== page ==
Independent Online – Sudan ‘s first cabinet of unity has been born of months of intense jockeying between former foes and it now has six years to make a united Sudan appear as an attractive option to the south. The national government of unity was announced late on Tuesday, ending a bitter bout of wrangling over the line-up between the president’s ruling party and former southern rebels.
“This government is a good omen and represents the will of the Sudanese people to establish peace and consolidate national unity,” President Omar al-Beshir said.
The establishment of the interim joint administration represents a landmark in shoring up the January peace deal that ended 21 years of civil war in Africa ‘s largest country. The interim government is to remain in place until legislative elections in about four years. In the south, six years of interim rule began in July. At the end of this the region is to hold a referendum on independence.
David Mozersky, an analyst with the International Crisis Group think-tank, said the formation of the government could speed up implementation of key features of the peace process.
“The worrisome thing that emerged, however, is that, more and more, each and every step along the way appears to be up for discussion and is reopened for negotiation,” he said, adding that the cabinet was formed almost two months late and only after bitter wrangling.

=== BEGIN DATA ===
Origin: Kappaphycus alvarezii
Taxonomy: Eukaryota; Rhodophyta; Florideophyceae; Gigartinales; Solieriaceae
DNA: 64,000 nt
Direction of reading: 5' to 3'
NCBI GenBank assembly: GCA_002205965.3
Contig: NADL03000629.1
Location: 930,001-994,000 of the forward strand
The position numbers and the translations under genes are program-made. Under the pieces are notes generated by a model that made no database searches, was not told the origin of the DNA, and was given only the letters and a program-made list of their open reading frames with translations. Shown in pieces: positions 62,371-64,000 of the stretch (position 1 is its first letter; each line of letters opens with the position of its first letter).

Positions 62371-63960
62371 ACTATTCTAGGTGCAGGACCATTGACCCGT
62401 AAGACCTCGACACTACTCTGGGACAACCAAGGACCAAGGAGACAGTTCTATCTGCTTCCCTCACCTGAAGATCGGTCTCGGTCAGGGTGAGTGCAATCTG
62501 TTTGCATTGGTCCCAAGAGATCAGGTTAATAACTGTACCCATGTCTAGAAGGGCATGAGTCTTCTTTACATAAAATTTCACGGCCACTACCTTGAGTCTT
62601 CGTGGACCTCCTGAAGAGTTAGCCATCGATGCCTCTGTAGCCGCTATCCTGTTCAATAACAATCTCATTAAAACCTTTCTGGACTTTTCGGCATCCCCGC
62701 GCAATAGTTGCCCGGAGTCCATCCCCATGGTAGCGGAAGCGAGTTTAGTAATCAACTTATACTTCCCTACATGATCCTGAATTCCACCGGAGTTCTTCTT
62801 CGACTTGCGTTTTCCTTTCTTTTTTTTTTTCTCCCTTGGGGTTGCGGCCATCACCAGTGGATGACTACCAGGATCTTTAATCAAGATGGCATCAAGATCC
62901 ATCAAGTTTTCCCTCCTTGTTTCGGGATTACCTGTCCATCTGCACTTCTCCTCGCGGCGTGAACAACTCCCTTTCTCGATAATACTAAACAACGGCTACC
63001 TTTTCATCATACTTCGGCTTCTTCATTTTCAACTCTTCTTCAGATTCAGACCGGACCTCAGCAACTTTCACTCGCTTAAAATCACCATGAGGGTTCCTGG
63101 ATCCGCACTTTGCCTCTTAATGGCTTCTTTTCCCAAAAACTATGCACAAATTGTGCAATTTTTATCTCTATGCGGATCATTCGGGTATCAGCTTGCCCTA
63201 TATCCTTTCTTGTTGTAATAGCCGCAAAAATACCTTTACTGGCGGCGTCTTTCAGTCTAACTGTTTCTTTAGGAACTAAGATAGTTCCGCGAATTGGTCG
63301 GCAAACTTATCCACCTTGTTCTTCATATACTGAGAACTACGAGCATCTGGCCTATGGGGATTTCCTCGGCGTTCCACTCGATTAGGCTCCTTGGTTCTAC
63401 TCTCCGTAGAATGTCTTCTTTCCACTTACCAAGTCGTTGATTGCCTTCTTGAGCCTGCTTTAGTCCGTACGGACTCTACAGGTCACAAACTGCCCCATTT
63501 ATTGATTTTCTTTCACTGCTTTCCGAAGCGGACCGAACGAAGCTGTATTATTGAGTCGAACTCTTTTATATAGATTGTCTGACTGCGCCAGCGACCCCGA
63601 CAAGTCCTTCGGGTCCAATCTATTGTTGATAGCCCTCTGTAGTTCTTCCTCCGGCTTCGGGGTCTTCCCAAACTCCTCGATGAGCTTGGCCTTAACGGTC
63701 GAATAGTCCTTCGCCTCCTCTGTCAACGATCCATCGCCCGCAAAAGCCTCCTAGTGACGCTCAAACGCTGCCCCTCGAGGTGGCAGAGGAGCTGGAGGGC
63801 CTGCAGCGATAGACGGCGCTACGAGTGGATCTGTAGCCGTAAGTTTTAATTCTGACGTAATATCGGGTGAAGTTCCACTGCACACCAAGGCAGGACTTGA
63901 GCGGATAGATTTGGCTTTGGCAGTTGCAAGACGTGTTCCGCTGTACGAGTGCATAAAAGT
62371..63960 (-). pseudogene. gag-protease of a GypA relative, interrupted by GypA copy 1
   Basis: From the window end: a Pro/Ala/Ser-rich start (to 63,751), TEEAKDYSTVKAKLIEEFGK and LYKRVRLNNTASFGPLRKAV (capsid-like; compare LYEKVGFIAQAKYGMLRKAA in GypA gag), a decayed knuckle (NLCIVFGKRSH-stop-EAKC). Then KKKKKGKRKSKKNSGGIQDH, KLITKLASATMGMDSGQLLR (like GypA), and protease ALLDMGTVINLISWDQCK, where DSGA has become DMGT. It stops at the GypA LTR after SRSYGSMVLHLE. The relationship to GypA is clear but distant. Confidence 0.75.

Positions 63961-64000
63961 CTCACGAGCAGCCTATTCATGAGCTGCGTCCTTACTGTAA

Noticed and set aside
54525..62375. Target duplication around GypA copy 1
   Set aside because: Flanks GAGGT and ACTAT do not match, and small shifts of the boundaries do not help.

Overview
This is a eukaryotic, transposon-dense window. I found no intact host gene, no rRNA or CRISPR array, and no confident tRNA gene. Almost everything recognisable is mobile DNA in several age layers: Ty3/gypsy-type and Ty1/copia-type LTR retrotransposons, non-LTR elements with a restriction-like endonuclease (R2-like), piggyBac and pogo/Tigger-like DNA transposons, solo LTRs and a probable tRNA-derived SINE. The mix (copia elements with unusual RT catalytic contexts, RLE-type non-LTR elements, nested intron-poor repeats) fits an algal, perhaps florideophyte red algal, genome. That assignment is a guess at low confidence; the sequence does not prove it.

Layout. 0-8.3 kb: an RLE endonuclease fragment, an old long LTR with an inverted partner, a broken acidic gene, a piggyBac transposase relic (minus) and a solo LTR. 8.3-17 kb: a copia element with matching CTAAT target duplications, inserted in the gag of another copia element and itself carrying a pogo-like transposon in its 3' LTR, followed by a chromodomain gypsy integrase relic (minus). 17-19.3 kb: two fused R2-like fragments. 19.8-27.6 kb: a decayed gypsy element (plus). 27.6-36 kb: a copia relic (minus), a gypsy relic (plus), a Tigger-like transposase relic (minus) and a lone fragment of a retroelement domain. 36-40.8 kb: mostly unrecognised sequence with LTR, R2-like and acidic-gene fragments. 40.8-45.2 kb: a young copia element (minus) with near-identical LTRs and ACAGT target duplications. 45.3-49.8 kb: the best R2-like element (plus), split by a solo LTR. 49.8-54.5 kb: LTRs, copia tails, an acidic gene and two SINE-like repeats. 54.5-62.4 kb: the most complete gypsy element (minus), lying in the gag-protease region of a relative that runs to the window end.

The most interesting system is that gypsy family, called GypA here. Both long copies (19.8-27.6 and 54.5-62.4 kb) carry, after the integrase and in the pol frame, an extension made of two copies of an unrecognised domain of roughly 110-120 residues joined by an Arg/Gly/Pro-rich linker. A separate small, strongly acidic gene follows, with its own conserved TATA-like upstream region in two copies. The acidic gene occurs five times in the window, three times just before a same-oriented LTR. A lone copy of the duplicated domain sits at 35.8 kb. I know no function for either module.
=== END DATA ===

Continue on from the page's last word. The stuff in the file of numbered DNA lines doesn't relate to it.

One of the main bones of contention was the distribution of key portfolios, such as energy and finance. Beshir’s National Congress Party was finally given both. The former rebel Sudan People’s Liberation Movement (SPLM) was given the foreign ministry and eight other portfolios, but the old northern regime holds most of the key jobs, a pattern that could fuel southern sentiment.
“Even if the SPLM had all the top jobs, the process of making unity attractive would be very long and difficult,” Mozersky said.
“It’s a matter of changing a whole system and the way the government treats people.”
The mainly black Christian southerners say they continue to be treated as “second-class citizens” or “slaves” by the mainly Arab Muslim north and suspect Khartoum ‘s peace efforts are not sincere.